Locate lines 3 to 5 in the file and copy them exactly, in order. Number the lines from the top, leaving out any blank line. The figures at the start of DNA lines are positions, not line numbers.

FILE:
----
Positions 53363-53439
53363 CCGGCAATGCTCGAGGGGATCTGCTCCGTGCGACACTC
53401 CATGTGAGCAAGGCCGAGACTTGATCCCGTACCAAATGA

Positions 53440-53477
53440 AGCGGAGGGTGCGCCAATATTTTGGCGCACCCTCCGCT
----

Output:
53401 CATGTGAGCAAGGCCGAGACTTGATCCCGTACCAAATGA

Positions 53440-53477
53440 AGCGGAGGGTGCGCCAATATTTTGGCGCACCCTCCGCT